So last Friday lunchtime I headed with some glee to a Japanese noodle restaurant to start the carb-fest. I chose Koya on Frith street, a few doors up from Ronnie Scotts. In Japan, it is common for restaurants to specialise in a particular type of food. I have been to restaurants that serve only sushi, tonkatsu (deep fried pork in breadcrumbs), shabu shabu (where you cook thinly sliced meat in a broth at your table), yakitori and even eel. Koya specialises in udon noodles, which are the thick, white noodles. Koya brings variation to the menu by serving them hot or cold and with different combinations of meat and vegetables. Generally, people prefer to eat noodles hot served in soup when it is cold and cold served with dipping sauce when it is warmer.
The other main type of noodle that you will come across in Japanese restaurants is soba. Because they are made with buckwheat flour rather than wheatflour, they are brown (or sometimes dyed green with green tea). The dough is rolled out and cut, rather than pulled, resulting in a thinner and flatter noodle.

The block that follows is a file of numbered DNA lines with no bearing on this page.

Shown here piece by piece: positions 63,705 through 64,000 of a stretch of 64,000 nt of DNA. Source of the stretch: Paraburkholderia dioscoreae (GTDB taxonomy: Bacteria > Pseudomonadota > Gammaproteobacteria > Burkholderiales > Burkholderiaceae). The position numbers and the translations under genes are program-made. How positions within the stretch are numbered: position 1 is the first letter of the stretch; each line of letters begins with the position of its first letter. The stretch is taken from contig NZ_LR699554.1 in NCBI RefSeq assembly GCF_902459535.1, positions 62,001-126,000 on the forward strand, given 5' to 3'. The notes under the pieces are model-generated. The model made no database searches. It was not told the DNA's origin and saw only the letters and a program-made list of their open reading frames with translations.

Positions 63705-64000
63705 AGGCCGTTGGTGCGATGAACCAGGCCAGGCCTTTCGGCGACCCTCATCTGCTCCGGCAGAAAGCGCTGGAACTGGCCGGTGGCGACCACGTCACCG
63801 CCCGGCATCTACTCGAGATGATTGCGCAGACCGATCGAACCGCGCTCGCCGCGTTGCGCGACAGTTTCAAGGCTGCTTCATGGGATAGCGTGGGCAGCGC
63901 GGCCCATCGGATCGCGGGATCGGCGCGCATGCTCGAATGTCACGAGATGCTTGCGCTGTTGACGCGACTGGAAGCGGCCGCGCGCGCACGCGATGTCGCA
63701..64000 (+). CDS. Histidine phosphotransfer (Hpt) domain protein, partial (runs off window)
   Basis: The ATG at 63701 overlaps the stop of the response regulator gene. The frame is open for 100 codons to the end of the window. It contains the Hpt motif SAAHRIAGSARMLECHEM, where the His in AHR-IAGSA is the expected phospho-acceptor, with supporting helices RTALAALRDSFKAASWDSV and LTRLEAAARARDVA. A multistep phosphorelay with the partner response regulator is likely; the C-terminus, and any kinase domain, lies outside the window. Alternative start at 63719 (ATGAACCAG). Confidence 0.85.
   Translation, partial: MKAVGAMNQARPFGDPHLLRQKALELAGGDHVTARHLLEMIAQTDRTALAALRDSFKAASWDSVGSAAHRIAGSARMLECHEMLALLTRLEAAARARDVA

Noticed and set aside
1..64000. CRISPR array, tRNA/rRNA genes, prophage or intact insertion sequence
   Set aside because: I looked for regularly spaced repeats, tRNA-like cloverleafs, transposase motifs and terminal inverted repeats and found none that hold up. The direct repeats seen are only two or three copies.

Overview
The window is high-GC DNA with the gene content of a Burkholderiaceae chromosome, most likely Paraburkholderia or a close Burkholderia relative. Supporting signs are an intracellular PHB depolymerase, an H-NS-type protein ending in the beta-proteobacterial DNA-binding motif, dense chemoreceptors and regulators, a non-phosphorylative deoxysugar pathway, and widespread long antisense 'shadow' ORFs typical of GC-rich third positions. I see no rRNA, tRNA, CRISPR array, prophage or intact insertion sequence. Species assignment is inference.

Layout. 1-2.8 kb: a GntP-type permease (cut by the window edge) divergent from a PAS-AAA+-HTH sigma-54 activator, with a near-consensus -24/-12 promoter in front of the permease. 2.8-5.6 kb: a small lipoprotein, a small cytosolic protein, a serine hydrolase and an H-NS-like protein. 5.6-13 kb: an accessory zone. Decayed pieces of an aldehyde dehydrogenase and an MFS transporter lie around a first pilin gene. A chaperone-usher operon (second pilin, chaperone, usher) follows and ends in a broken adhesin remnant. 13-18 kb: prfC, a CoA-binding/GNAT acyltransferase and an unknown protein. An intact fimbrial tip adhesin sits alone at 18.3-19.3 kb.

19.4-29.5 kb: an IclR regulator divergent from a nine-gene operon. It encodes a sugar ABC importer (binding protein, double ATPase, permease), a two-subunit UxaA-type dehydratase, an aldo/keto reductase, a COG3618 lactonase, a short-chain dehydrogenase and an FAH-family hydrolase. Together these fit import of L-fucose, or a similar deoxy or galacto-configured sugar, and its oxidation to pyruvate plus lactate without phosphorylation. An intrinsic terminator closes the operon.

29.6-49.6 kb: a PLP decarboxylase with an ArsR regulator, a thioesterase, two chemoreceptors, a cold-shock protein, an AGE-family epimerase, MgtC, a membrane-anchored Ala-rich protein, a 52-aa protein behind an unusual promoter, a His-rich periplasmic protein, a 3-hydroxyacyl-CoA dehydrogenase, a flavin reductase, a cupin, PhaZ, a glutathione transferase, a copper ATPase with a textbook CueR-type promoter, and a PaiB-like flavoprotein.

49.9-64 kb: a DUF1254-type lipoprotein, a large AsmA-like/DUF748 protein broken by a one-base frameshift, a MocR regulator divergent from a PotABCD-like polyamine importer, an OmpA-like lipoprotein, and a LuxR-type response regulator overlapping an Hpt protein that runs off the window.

I used to get mixed up between the two so I had to invent a mnemonic to remember the difference:
Udon: Ooh, Don Corleone, he's the big fat white one.
Soba: brown is a sober colour.
There are a number of other types of Japanese noodle and regional variations on both udon and soba noodles, but one other type that you will commonly come across is ramen. It is a noodle that was originally imported from China. It is usually yellow because it is made with eggs or kansui, a type of mineral water. Ramen is the noodle that is used in instant noodles, but it doesn't necessarily have to be curly.
I arrived in New York at midday on Saturday and within 8 hours had been to two restaurants and one cupcake shop. New York is a superb place for eating out, but I'll leave that for another day!